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Full-Text Articles in Economic History
Distress During The Great Depression: The Illiquidity-Insolvency Debate Revisited, Gary Richardson
During the contraction from 1929 to 1933, the Federal Reserve System tracked changes in the status of all banks operating in the United States and determined the cause of each bank suspension. This essay analyzes chronological patterns in aggregate series constructed from that data. The analysis demonstrates both illiquidity and insolvency were substantial sources of bank distress. Periods of heightened distress were correlated with periods of increased illiquidity. Contagion via correspondent networks and bank runs propagated the initial banking panics. As the depression deepened and asset values declined, insolvency loomed as the principal threat to depository institutions.
Deposit Insurance And Moral Hazard: Capital, Risk, Malfeasance, And Mismanagement. A Comment On ‘Deposit Insurance And Moral Hazard: Evidence From Texas Banking During The 1920s, Gary Richardson
A Journal of Economic History article by Linda Hooks and Kenneth Robinson, “Deposit Insurance and Moral Hazard: Evidence from Texas Banking During the 1920s,” contains a contradiction (Hooks and Robinson 2002). Pondering the contradiction in the paper reveals insights that the authors may have overlooked. Hooks and Robinson’s article examines the experience of the banking industry in Texas during the 1920s. Texas operated a deposit-insurance system from January 1, 1910 until February 11, 1927. Deposit insurance was mandatory for all state banks, which were given the choice of two plans in which to participate. The preponderance participated in the ...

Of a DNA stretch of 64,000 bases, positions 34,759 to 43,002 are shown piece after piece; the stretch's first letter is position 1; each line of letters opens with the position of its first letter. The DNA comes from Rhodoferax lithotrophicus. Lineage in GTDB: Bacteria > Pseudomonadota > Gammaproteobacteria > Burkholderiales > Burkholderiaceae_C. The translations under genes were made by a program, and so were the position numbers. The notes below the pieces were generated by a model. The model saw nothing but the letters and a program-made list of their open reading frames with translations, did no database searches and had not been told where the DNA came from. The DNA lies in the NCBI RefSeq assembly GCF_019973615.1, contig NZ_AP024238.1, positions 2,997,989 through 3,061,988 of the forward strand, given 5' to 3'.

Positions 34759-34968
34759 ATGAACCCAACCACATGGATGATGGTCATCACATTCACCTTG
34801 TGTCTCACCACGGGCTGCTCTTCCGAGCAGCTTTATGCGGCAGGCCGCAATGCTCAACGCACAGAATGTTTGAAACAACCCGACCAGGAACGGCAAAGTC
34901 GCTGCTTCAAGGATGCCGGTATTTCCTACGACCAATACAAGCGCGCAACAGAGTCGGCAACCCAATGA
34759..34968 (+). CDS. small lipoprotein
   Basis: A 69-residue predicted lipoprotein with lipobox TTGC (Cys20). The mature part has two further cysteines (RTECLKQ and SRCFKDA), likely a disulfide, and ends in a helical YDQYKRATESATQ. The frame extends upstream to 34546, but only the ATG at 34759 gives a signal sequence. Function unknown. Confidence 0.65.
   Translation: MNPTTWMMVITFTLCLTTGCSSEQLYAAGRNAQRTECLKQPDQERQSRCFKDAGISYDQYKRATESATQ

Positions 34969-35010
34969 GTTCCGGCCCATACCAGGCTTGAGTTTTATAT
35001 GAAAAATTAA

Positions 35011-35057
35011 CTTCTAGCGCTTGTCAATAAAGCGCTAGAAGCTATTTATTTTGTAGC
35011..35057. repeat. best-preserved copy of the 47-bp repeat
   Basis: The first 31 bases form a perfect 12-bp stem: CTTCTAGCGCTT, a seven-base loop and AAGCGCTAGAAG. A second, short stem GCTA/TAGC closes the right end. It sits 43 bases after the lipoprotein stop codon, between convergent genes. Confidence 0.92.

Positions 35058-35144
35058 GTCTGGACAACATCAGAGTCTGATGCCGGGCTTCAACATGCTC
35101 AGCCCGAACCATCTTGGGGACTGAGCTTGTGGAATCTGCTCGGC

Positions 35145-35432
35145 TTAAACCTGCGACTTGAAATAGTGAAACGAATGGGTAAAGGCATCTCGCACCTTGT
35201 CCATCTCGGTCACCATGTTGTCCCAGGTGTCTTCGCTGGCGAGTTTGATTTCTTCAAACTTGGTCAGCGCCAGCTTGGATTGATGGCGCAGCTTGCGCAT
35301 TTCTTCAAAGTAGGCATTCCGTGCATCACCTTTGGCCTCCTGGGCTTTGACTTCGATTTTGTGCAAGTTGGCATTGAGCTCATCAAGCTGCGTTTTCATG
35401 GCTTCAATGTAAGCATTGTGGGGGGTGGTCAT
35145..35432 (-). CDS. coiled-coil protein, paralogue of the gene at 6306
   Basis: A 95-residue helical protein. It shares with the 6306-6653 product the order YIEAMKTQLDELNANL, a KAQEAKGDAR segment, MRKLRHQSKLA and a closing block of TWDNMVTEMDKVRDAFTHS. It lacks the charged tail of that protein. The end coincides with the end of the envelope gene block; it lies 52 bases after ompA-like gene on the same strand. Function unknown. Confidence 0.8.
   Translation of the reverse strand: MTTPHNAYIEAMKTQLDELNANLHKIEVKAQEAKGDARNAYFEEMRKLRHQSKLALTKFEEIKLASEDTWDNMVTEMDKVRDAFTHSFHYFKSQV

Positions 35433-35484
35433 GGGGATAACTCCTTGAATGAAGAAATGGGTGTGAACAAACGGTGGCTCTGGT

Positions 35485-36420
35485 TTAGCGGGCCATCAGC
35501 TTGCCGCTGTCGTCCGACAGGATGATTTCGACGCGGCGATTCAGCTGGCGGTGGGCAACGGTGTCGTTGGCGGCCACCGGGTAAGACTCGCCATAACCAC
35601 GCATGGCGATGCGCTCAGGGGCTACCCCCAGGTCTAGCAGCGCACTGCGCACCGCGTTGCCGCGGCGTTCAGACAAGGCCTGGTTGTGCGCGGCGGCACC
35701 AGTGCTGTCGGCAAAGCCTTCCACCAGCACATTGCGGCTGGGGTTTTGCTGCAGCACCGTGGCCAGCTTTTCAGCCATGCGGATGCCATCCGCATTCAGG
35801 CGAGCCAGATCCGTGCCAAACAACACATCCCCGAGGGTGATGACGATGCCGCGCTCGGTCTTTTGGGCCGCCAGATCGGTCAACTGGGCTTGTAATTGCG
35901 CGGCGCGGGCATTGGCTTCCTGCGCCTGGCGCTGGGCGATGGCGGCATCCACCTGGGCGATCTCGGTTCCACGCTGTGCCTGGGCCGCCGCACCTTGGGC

Check Is In The Mail: Correspondent Clearing And The Banking Panics Of The Great Depression, Gary Richardson
Weaknesses within the check-clearing system played a hitherto unrecognized role in the banking crises of the Great Depression. Correspondent check-clearing networks were vulnerable to counter-party cascades. Accounting conventions that overstated reserves available to corresponding institutions may have exacerbated the situation. The initial banking panic began when a correspondent network centered in Nashville collapsed, forcing over 100 institutions to suspend operations. As the contraction continued, additional correspondent systems imploded. The vulnerability of correspondent networks is one reason that banks that cleared via correspondents failed at higher rates than other institutions during the Great Depression.